Shoney’s Restaurants have a long association with Chattanooga which dates to the early 1960’s. Founded by Alex Schoenbaum, the restaurant chain is remembered for its locations which were once part of the southeastern U.S. franchise for Big Boy Hamburgers. Statues of Big Boy, with red and white plaid overalls and holding a hamburger plate high, once stood at the entrance of every Shoney’s.
Shoney’s was a sponsor of the Bob Brandy afternoon children’s show on WTVC, and promoted concerts by the Chattanooga Symphony for area school children. I remember that Mr. Schoenbaum himself introduced one of the programs that my school attended at the Memorial Auditorium. It was after the remodeling in the mid-1960’s. I kept thinking that those large suspended acoustical tiles could fall at any minute.
I recently had lunch with a cousin who is district manager for a large restaurant chain in central Kentucky. My cousin commented on the challenges of keeping up with changes in what customers seek in a dine-out experience. In 1974, Shoney’s South sought to keep up with customer tastes by opening in East Ridge the fourth location of a new seafood restaurant chain - the Hungry Fisherman.
The Hungry Fisherman was located in the East Ridge Shopping Center near the I-75/Ringgold Road interchange. The retail center was anchored by the Zayre’s department store. As was common with other Shoney’s developments such as Captain D’s, a Shoney’s restaurant was located near the Hungry Fisherman.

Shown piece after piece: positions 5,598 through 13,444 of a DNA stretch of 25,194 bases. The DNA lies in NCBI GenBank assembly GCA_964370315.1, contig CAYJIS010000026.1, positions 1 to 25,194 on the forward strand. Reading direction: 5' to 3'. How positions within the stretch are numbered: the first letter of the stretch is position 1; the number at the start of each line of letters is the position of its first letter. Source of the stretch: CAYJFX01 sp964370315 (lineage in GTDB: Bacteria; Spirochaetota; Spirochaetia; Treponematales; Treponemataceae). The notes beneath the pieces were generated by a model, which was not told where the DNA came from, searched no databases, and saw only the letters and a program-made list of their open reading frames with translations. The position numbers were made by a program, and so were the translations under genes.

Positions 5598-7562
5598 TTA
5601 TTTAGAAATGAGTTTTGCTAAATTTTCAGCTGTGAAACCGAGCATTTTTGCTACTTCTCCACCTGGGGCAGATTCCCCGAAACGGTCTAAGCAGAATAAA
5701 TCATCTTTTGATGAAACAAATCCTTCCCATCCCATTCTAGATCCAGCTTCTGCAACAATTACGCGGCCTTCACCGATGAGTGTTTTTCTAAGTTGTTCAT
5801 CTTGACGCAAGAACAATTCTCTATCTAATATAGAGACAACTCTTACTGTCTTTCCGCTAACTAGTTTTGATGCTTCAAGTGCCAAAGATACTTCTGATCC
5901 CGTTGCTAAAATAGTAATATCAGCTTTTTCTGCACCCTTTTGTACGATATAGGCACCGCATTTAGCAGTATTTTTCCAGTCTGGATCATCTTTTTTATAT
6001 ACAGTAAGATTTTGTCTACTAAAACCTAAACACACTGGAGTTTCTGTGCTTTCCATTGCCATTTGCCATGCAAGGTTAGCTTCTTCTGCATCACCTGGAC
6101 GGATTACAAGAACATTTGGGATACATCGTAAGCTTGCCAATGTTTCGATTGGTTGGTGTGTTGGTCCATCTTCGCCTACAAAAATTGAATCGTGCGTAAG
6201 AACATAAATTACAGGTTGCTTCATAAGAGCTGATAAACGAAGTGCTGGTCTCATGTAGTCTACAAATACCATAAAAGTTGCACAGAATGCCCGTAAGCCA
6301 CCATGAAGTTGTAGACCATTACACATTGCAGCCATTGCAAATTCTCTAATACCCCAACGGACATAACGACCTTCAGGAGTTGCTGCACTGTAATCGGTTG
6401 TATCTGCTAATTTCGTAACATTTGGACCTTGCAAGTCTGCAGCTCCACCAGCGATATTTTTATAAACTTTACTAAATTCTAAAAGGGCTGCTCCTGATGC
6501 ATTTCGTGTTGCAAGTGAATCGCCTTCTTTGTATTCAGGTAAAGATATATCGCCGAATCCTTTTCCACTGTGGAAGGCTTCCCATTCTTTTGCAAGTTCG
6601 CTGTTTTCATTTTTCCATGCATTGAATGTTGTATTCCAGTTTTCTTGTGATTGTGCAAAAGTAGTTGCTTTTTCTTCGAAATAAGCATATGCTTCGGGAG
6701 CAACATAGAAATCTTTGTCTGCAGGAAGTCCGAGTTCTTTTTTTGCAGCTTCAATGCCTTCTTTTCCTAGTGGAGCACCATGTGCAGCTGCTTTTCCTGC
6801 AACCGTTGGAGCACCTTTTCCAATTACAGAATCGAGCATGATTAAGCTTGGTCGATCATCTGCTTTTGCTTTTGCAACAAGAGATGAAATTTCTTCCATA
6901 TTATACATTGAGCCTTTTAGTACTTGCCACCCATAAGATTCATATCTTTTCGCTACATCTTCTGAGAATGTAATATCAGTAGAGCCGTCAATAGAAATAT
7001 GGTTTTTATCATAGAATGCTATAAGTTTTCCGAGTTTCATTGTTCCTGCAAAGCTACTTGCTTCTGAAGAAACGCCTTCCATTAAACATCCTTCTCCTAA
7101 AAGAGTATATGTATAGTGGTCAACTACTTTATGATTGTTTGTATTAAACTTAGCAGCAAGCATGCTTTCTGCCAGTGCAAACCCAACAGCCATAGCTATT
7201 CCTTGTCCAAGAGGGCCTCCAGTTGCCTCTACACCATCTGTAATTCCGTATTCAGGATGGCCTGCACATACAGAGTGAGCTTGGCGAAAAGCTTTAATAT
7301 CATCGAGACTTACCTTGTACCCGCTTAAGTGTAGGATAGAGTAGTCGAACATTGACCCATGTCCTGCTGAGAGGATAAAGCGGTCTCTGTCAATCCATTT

The Chattanooga News-Free Press announced the Hungry Fisherman in an April 29, 1974 article. The restaurant would have a nautical décor with model ships and port holes, and could seat up to 600 people. One reached the steamboat-styled building by walking a gang plank. The building extended over a seven-acre artificial lake that was stocked with catfish. Part of the experience could include feeding the catfish, or taking a ride on a small paddle-wheeler.
Seafood was a bit cheaper in 1974 than today. Prices ranged from $2.25 to $3.50, and some items were all-you-can-eat. Lobsters could be selected from a tank, and were $8.95. Arrhh, mate, are ye not a seafood lover? The Hungry Fisherman also had chicken, steaks, and hamburgers on the menu.
The Hungry Fisherman, like Shoney’s, was popular after church, before dates, and after games. To continue to lure customers, the restaurant underwent an extensive remodeling in 1984. Meanwhile, the Shoney’s corporation underwent restructuring that led to the sale of the remaining Hungry Fisherman locations in the early 1990’s. The East Ridge site became the home of Trip’s Seafood.
The 2008 Chattanooga city directory lists a nursery business at the former 6715 Ringgold Road address of the Hungry Fisherman.
If you have memories of the Hungry Fisherman, please send me an e-mail at firstname.lastname@example.org.
The Hungry Fisherman building was shown on the other side of the book of matches. Click to enlarge.